Everything is Jane Austen these days. Or that’s what the BBC would like us to believe. Yes, I have been eagerly sucked into this romantic pleasure, turning on my TV every Sunday to watch Masterpiece Theater televise Austen’s novels. I am swept away by costumes, love triangles, and the saga of 19th century female survival. I can’t help it. I love this stuff regardless of my feminist sensibilities. The prospect of historical romance is alluring, and Austen’s a master at presenting a formula for True Love.
Some say, little has changed since Jane Austen’s day. In a behind the scenes interview, Masterpiece Theater compared Austen’s novels to Sex in the City. At first I was offended by the connection. I saw it as a degradation of Austen’s intelligence. But now, I can’t stop thinking of the Bravo reality show, Millionaire Matchmaker, where Patti Stanger, founder of the Millionaire's Club, matches wealthy men with their dream girls.
The sentiments expressed on Millionaire Matchmaker resonate freakishly with the courtship scene in Edwardian England. I urge you to go to the Bravo TV website and check out Patty’s commandments for dating. In them, women are told that on a first date they should be engaging, act like a lady, let the man lead conversation, and not get intimate. Have we progressed since Austen’s time?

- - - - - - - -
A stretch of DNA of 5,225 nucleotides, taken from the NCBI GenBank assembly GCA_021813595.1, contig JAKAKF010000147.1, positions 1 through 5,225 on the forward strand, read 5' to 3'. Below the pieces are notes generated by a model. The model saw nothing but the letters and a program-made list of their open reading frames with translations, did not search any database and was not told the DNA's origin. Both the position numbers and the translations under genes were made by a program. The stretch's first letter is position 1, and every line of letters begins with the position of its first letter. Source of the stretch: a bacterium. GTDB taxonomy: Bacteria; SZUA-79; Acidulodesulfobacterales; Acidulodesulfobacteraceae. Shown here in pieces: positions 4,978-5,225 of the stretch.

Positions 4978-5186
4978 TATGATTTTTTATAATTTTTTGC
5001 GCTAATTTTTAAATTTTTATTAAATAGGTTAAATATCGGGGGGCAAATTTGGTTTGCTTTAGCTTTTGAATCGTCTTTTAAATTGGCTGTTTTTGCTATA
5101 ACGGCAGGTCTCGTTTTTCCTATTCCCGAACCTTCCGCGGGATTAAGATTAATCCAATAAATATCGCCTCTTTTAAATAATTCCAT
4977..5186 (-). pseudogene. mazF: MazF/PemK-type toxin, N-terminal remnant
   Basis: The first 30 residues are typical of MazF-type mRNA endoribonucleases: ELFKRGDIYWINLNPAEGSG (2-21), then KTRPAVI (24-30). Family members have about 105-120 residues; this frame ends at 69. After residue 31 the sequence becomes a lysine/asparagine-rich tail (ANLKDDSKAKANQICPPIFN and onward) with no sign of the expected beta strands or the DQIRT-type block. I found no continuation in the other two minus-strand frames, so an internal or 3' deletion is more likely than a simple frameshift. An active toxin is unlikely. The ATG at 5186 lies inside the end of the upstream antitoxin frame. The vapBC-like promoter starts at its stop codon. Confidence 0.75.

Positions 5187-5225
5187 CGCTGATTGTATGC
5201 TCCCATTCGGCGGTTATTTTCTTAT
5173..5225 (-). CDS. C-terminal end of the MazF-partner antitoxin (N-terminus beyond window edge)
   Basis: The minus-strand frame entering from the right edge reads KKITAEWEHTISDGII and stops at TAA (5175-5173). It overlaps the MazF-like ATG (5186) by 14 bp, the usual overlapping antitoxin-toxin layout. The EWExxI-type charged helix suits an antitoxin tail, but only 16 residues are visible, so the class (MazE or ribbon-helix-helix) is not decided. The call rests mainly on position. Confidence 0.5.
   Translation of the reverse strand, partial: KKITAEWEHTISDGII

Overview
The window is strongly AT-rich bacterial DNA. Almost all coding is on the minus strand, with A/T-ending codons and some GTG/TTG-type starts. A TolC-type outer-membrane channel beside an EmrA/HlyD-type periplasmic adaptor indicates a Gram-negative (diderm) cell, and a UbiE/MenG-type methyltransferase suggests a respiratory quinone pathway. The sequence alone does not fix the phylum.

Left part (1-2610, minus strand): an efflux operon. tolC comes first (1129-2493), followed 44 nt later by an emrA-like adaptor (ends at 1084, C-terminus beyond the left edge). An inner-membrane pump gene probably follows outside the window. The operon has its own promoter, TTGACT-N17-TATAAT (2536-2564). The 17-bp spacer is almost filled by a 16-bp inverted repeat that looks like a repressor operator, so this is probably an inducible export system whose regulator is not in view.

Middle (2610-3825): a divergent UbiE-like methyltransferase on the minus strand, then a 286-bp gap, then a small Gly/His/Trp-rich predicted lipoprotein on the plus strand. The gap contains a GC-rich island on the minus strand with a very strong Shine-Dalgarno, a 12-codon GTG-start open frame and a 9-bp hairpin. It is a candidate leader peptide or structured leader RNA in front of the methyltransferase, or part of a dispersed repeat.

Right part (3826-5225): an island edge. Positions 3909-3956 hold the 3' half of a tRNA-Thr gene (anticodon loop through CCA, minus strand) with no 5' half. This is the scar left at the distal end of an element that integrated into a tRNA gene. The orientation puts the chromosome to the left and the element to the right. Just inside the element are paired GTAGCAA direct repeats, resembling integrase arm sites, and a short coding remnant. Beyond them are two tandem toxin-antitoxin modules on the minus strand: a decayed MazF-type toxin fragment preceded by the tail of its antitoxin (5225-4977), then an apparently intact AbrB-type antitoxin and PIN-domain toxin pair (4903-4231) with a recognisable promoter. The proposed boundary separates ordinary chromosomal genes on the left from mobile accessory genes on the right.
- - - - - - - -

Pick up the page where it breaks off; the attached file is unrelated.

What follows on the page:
We all know that in 19th century England, women’s hopes for marriage revolved around financial security. Love was often left to the lower classes—people who had little money to lose—or was an added bonus to an advantageous marriage. Luckily, many things have changed for women since Austen’s time, but clearly others have not, including a sentiment that wealth and marriage are keys to happiness.
Last week as I watched Pride and Prejudice, I moaned to my boyfriend, I want to be Elizabeth Bennet! He looked at me askance and said, really? Her life is so boring. And it’s true. The appeal, and danger, of Austen’s novels is that they paint a world where a woman’s goals are to end up happily secure in love and finances. And this formula is compelling, and should be looked at critically.
I certainly don’t want to be shut up in the house waiting for the next ball, or stuck submitting my profile to the likes of Patty Stanger. But I do want happiness. A balance must be achieved. I’m not quite willing to give up Jane Austen, but I do want to point out our continued social pressure (going strong over 200 years after Austen’s death) to “marry well.”
So here’s to Valentines Day, romance novels, and genuine relationships. We don’t need a millionaire matchmaker, or wealthy uncle to introduce us to Mr. or Ms. right. Let's be our intelligent selves. I think Austen would approve.